Collectively, these types of reforms, modelled on notions that the state should promote markets and competition to meet social needs, have consistently shown their negative effects around the world.
Read more: 'School choice' policies are associated with increased separation of students by social class
Moving forward in a post-COVID world
Education is a social science concerned with human behaviour in its social and cultural aspects . What works in one context isn't guaranteed to work in another. Looking to countries that perform high in PISA math performance like Singapore (and other Asian nations) to borrow policies and strategies in the hopes of emulating their success, is naïve.
Success in a post-COVID world will depend on local innovation and an ability to address the unique challenges of Canada's ethnically and linguistically diverse population . Indeed, the share of immigrant students in Canada increased to 34 per cent in 2022 .
Although Canada can and should consider the efficacy of education policies in similar international education contexts, it also possesses unique educational governance structures. Provincial autonomy in administering education means provinces can learn from each other as much as from other countries.
In many instances, performance variations are larger across Canadian provinces , than between Canada and other high-performing nations.
For example, the difference between Saskachewan and Québec's PISA math scores is 46 points, approximately one-and-a-half grade levels, with the former at the lower and the latter at the higher end . A range of education policy and other factors, including the availability of early childhood education , have been and should continue to be explored to account for such differences.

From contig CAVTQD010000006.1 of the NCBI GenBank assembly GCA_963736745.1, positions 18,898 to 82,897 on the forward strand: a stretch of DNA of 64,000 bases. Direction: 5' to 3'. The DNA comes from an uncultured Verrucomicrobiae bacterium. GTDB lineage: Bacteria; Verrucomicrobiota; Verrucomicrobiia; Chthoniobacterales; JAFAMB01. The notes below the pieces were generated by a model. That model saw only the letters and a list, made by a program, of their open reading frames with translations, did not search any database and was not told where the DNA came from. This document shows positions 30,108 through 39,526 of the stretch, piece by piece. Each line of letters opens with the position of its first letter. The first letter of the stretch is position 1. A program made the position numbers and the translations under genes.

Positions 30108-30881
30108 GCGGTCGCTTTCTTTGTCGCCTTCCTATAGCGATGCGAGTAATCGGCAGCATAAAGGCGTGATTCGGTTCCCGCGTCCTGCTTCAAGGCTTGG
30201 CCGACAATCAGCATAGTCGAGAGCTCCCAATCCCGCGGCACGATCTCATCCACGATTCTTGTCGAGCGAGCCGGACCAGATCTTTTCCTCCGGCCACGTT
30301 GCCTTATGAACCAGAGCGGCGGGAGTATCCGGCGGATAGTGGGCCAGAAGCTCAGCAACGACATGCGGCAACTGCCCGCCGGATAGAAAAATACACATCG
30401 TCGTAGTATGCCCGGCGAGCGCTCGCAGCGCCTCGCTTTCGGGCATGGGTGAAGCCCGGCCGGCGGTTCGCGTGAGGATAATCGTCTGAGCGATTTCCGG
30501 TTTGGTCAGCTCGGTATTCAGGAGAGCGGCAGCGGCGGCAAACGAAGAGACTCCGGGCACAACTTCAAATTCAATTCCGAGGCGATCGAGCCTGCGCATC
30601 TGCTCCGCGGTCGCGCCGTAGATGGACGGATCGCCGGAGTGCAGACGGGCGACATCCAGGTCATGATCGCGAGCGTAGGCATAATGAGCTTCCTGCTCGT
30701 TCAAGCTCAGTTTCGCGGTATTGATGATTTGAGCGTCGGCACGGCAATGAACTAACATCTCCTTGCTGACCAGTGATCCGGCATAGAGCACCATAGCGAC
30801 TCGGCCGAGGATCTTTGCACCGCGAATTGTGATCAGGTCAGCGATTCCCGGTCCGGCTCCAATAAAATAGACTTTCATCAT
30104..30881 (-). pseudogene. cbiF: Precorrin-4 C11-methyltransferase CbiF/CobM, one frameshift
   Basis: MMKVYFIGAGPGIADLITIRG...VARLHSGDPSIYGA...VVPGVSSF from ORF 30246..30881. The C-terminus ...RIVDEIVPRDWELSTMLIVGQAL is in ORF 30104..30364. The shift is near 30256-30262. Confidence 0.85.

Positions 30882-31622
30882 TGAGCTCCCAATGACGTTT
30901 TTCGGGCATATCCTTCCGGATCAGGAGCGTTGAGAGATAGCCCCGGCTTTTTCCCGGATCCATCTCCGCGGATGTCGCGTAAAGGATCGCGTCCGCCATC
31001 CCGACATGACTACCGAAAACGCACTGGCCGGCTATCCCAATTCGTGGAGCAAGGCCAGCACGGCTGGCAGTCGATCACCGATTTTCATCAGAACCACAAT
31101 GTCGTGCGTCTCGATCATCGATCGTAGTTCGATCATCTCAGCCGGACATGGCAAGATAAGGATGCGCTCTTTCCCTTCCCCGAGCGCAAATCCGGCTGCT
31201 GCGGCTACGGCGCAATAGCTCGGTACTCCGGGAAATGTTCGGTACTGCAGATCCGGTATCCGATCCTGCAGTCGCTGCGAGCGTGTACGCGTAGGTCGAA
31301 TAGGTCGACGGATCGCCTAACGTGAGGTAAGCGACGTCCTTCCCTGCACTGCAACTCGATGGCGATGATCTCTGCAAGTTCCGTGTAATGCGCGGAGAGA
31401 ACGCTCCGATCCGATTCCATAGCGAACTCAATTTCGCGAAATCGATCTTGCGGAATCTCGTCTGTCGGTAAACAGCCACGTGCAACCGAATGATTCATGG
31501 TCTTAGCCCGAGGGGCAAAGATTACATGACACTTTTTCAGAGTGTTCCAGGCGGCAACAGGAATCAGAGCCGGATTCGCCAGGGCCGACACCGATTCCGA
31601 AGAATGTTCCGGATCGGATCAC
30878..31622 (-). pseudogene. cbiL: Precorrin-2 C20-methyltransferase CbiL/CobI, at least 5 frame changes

Read more: 'Generation C': Why investing in early childhood is critical after COVID-19 Early childhood education is among factors that can influence later academic outcomes. Former Nova Scotia Immigration Minister Lena Diab, right, now a federal member of Parliament, with child-care worker Anna-Kay Clarke, with children at a daycare in Halifax in 2018. THE CANADIAN PRESS/Andrew Vaughan
Push for online learning
It would also be naive to expect technology to offer easy solutions to enhancing students' access to quality education.
For example, in Ontario, a shift to online learning and less in-class hours, undoubtedly contributed to pandemic learning losses . Yet online learning is now being offered as a strategy to improve education - as it was also prior to the pandemic.
This is despite the fact that students and parents have both voiced their concerns with online education.
Equally important is that research highlights the social challenges associated with a reliance on online education.
Two pillars of success: excellence and equity
Ultimately, Canadian policymakers should be judged on their ability to promote academic resilience in a post-COVID world that is both multi-dimensional and also attentive to marginalized student groups, particularly those from lower socio-economic backgrounds .
Policies designed to promote high achievement must also carefully consider the success of students living in poverty. The best-performing education systems embody both of these characteristics, and PISA scores represent only one piece of a complex puzzle to help spur system reform.
The countries that equally attend to these two pillars, excellence and equity, will be the leaders of the future.